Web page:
Fashion from street to shop

People watching takes on a new meaning in the Golden Square Mile, where the well-heeled are literally well-heeled. Fashion rules everywhere in this neighbourhood, from the passersby to the store windows of luxury boutiques ranging from the Holt Renfrew Ogilvy merger to Tiffany & Co. to Swarovski and Escada, passing by the accessories at the Montréal Museum of Fine Arts’ Boutique and Bookstore and the numerous private designers’ studios on second floors all along Sherbrooke Street West. The famed Underground Pedestrian Network, of course, also runs beneath the Golden Square Mile streets.

Hospitality of the best kind

The Golden Square Mile might as well be called the Hotel Square Mile, there are so many spots to rest your head. And did we mention eat? Whether you’re looking for a stay or a feast, hospitality is at the heart of this stretch of downtown. Among the hotels there’s the Delta Hotels by Marriott MontrealOmni Mont-Royal HotelLe Mount Stephen HotelVogue Hotel Montreal DowntownMcGill University’s Student Housing and Hospitality ServicesRitz-Carlton MontréalSofitel Montreal Golden Mile and the new Four Seasons Hôtel Montréal. And for restaurants, the list is too long to type! Want a quick lunch? Café Bistro at the McCord Museum is lovely. A celebratory feast? Head to Maison Boulud

History on every corner

The history of the Golden Square Mile is truly what shapes its identity – even more than the architecture. This was established as an upper-class Anglo-Saxon neighbourhood, which makes it distinct from the French and European heritage of other parts of the city. That’s why you’ll find English street names like Sherbrooke, Peel and Mackay, and why the architecture is more reminiscent of England and Scotland of the time than the Parisian atmosphere of Old Montréal. For an immersive sense of the past, head to the McCord Museum, an amazing social history museum, to explore its collections of archeological Montréal objects, photography and artifacts from the 18th century and beyond.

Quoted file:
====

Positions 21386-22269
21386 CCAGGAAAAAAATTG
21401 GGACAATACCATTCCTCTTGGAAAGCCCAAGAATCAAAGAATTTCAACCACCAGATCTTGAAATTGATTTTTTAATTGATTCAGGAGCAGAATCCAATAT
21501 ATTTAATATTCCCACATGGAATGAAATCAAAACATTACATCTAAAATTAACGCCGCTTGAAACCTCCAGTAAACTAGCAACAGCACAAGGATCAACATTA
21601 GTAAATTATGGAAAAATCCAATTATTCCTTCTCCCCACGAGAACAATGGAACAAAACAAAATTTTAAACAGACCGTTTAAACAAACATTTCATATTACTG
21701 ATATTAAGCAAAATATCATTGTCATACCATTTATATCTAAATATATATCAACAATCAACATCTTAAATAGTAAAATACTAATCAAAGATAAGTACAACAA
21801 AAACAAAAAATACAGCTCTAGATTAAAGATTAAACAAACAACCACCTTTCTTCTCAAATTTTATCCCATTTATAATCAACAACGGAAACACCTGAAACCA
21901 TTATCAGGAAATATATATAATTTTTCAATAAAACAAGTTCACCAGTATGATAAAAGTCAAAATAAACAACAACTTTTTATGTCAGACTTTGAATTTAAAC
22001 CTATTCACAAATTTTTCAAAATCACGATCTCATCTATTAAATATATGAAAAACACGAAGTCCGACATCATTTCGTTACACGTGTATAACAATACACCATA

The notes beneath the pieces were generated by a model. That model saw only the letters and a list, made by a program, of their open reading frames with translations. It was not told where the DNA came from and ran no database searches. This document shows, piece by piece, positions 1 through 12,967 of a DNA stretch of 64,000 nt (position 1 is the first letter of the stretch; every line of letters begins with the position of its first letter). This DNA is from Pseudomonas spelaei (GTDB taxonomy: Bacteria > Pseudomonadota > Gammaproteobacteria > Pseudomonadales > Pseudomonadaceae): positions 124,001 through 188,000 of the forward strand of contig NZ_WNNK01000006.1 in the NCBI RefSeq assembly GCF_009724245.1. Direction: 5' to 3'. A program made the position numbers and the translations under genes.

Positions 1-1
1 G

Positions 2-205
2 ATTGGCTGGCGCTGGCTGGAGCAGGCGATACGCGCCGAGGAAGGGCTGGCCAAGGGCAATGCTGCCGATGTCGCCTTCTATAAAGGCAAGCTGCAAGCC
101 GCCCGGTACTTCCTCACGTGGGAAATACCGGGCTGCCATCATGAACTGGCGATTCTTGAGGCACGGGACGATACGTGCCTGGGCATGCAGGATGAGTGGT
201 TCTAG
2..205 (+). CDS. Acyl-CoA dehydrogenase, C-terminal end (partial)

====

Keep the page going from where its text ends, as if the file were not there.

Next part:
Natural splendour at your fingertip

One of the Golden Square Mile’s most precious riches isn’t the gold in its coffers, but rather the green at its feet: Mount Royal. After you’ve wined, dined, gotten cultured and shopped, head north: the neighbourhood’s northern border leads into the lush, green Mount Royal, a pedestrian park landscaped by Frederick Law Olmsted, of Central Park fame. It’s a wonderland in every season, for hiking, biking, cross-country skiing or snowshoeing. Only got a few minutes? Head to Parc des Pins-Redpath Crescent, nestled just at the base of the mountain, for a quick fresh-air pause – one of the area’s many small parks and squares. 

Golden Square Mile podcast and walking tours

Put on your headphones and explore the Golden Square Mile while listening to “The Golden Square Mile – A Gem to Explore” podcast. Check out Golden Montréal’s two self-guided tours of the neighborhood, as well as the McCord Museum’s award-winning Mtl Urban Museum iPhone application that you can download for free. The app uses augmented reality and superimposes historic 2D images onto present-day 3D views of 150 locations in the city, including on the app’s Golden Square Mile circuit. 

Golden Square Mile Greatness Escapades Contest

Until December 26, 2021, enter the Golden Square Mile Greatness Escapades contest to win one of three discovery getaways exploring culture, innovation and the art of living in the Golden Square Mile, for a total value of nearly $4,000 in prizes. Click here to enter the contest.

Richard Burnett

Richard “Bugs” Burnett is a Canadian freelance writer, editor, journalist, blogger and columnist for alt-weeklies, mainstream and LGBTQ publications. Bugs also knows Montréal like a drag queen knows a cosmetics counter.